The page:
Saturday, June 15, 2013


The obsession started when I spied some yummy looking shell-shaped cakes at Victoire. Giving in to temptation, I bought a pack of 6 (for $6!) and tucked in. One bite was all it took to make this one of my favourite treats.

Yet, for some strange reason, I never contemplated making my own. Having had previous disasters with things being stuck on trays or tins, the ridges of the madeleine trays put them in the "too hard" category. That is, until now.

Inspired by the first episode of The Little Paris Kitchen that aired on SBS a couple of weeks ago, I decided it was time to buy a tray and make my own. The timing was perfect with mid-year sales on right now, and picked up a tray for around $10.

The tray has certainly been put to good use. Four batches of madeleines in one week - a baking record. The first and second batches I took to work, and were snapped up within minutes. The third and fourth were more attempts to refine a recipe I've adapted based on the Guillame Brahimi version from French Food Safari on the SBS website. Ultra easy, using ingredients that most kitchens will have, I highly encourage you to give it a go.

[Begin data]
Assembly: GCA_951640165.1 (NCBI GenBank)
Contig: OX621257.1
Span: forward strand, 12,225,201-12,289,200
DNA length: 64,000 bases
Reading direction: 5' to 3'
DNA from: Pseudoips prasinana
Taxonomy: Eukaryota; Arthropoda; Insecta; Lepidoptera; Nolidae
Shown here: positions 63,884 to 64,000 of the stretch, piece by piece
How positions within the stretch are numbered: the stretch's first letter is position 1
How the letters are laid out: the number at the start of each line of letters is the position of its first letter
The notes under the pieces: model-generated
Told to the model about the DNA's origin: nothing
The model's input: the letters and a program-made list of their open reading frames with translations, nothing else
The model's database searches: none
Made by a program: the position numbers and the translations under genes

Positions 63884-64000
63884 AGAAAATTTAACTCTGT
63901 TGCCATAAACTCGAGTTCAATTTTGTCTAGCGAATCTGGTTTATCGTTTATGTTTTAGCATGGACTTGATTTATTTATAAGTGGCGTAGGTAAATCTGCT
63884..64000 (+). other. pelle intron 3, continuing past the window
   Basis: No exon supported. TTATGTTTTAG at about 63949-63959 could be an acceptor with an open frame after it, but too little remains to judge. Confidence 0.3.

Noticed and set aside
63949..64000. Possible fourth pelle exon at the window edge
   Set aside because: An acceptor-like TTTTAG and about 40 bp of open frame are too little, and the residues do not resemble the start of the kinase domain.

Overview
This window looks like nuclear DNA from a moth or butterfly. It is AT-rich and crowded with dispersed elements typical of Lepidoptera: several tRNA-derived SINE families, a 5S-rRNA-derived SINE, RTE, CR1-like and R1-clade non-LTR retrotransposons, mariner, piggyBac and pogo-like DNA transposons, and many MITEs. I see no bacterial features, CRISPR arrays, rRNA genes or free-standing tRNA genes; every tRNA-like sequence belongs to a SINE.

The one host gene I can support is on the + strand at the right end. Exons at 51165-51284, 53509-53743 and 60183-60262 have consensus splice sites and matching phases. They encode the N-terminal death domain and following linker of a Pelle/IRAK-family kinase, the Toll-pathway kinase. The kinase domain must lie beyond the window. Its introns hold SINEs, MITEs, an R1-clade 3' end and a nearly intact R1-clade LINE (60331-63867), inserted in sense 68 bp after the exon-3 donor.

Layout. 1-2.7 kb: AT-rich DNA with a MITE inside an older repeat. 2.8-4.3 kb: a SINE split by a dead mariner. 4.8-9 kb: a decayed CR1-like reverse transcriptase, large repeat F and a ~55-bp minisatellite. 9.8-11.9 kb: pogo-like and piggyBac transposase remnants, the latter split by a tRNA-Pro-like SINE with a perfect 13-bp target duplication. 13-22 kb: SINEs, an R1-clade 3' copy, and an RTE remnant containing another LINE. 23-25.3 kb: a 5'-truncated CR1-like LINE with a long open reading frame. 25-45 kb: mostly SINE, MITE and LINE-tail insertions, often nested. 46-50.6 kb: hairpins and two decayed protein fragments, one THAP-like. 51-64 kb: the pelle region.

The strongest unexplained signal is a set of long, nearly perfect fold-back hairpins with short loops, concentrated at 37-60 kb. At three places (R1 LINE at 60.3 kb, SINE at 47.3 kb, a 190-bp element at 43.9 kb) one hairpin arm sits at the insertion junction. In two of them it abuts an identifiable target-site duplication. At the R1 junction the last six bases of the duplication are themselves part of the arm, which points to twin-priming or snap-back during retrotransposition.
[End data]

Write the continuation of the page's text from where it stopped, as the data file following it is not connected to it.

Lemon Madeleines
Makes 12 large or 24 mini madeleines

40g melted butter
100g flour
75g castor sugar (up to 100g if you prefer it sweeter)
A pinch of good quality sea salt
1 egg
40ml milk
3/4 teaspoon baking powder

Zest of half a lemon
2 teaspoons lemon juice
1/2 teaspoon vanilla paste or vanilla extract

Extra butter and flour to prepare the tray.

1. Melt the butter in the microwave (30 seconds is enough). Allow to cool to room temperature.
2. In a bowl, sift in the flour, sugar, baking powder, salt and lemon zest, and combine.
3. Whisk together the milk and egg, and add to the dry mix. Whisk this until just combined.
4. Add the lemon juice and vanilla paste to the batter mix and combine.
5. Gently fold in the butter until combined.
6. Cover and rest in the fridge for at least 1 hour. The mix can be stored in the fridge for up to 2 days.
7. Preheat the oven to 170 degrees Celcius.
8. Grease the madeleine tray with butter and lightly flour (this is especially important if using a traditional madeleine tray; I recommend greasing the tray even if a non-stick tray is used).
9. Spoon or pipe in the batter evenly - it should be just enough for 12 large or 24 mini madeleines. Bake at 170C for 10 minutes, or until lightly golden and tops spring back to touch.

These little darlings can be enjoyed warm or cold, with a cup of good quality tea.

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